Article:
getdomainname, setdomainname - get/set NIS domain name
int getdomainname(char *
int setdomainname(const char *
Feature Test Macro Requirements for glibc (see feature_test_macros(7)):
Since glibc 2.21: _DEFAULT_SOURCE In glibc 2.19 and 2.20: _DEFAULT_SOURCE || (_XOPEN_SOURCE && _XOPEN_SOURCE < 500) Up to and including glibc 2.19: _BSD_SOURCE || (_XOPEN_SOURCE && _XOPEN_SOURCE < 500)
These functions are used to access or to change the NIS domain name of the host system. More precisely, they operate on the NIS domain name associated with the calling process's UTS namespace.
setdomainname() sets the domain name to the value given in the character array
len argument specifies the number of bytes in
name does not require a terminating null byte.)
getdomainname() returns the null-terminated domain name in the character array
name, which has a length of
len bytes. If the null-terminated domain name requires more than
len bytes, getdomainname() returns the first
len bytes (glibc) or gives an error (libc).
On success, zero is returned. On error, -1 is returned, and
errno is set appropriately.
setdomainname() can fail with the following errors:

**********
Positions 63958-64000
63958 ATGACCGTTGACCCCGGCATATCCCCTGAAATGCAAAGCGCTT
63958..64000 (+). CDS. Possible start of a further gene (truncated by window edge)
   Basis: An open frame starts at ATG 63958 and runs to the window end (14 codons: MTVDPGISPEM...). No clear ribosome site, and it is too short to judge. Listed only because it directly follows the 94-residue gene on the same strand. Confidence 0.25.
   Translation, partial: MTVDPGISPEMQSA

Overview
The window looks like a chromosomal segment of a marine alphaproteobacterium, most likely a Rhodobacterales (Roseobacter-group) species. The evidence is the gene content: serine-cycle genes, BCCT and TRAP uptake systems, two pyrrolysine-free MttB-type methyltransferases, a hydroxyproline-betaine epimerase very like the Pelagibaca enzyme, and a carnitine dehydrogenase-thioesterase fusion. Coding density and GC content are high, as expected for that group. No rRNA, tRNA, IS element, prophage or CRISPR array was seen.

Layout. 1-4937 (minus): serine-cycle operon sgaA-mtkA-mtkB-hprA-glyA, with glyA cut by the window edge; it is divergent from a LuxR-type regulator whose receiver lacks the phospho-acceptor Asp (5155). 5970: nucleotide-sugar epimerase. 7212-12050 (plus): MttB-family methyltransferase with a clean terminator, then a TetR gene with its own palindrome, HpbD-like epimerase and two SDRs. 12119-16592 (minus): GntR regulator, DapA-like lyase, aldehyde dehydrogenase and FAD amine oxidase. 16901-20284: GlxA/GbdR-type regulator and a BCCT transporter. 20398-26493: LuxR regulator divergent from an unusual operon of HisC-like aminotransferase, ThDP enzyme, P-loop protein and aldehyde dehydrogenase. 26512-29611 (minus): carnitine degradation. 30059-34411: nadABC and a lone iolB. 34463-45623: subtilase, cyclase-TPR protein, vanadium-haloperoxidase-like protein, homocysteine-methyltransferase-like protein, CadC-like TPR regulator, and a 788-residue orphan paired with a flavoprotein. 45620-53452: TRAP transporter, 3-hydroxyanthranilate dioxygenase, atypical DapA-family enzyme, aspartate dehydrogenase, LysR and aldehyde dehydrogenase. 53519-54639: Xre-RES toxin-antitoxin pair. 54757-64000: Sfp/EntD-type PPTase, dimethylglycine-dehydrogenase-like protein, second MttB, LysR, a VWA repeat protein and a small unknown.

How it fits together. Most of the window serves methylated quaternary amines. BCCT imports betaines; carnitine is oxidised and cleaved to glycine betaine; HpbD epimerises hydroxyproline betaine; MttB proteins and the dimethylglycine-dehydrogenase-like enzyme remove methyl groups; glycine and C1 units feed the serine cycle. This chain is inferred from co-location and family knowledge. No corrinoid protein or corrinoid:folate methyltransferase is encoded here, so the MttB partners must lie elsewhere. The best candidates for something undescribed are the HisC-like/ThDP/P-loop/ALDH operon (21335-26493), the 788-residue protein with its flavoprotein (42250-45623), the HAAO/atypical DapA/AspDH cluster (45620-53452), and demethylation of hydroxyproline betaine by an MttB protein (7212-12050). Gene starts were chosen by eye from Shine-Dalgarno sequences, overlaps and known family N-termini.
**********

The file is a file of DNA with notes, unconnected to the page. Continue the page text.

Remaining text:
name pointed outside of user address space.
len was negative or too large.
The caller did not have the CAP_SYS_ADMIN capability in the user namespace associated with its UTS namespace (see namespaces(7)).
getdomainname() can fail with the following errors:
For getdomainname() under libc:
name is NULL or
name is longer than
POSIX does not specify these calls.
Since Linux 1.0, the limit on the length of a domain name, including the terminating null byte, is 64 bytes. In older kernels, it was 8 bytes.
On most Linux architectures (including x86), there is no getdomainname() system call; instead, glibc implements getdomainname() as a library function that returns a copy of the
domainname field returned from a call to uname(2).
gethostname(2), sethostname(2), uname(2), uts_namespaces(7)
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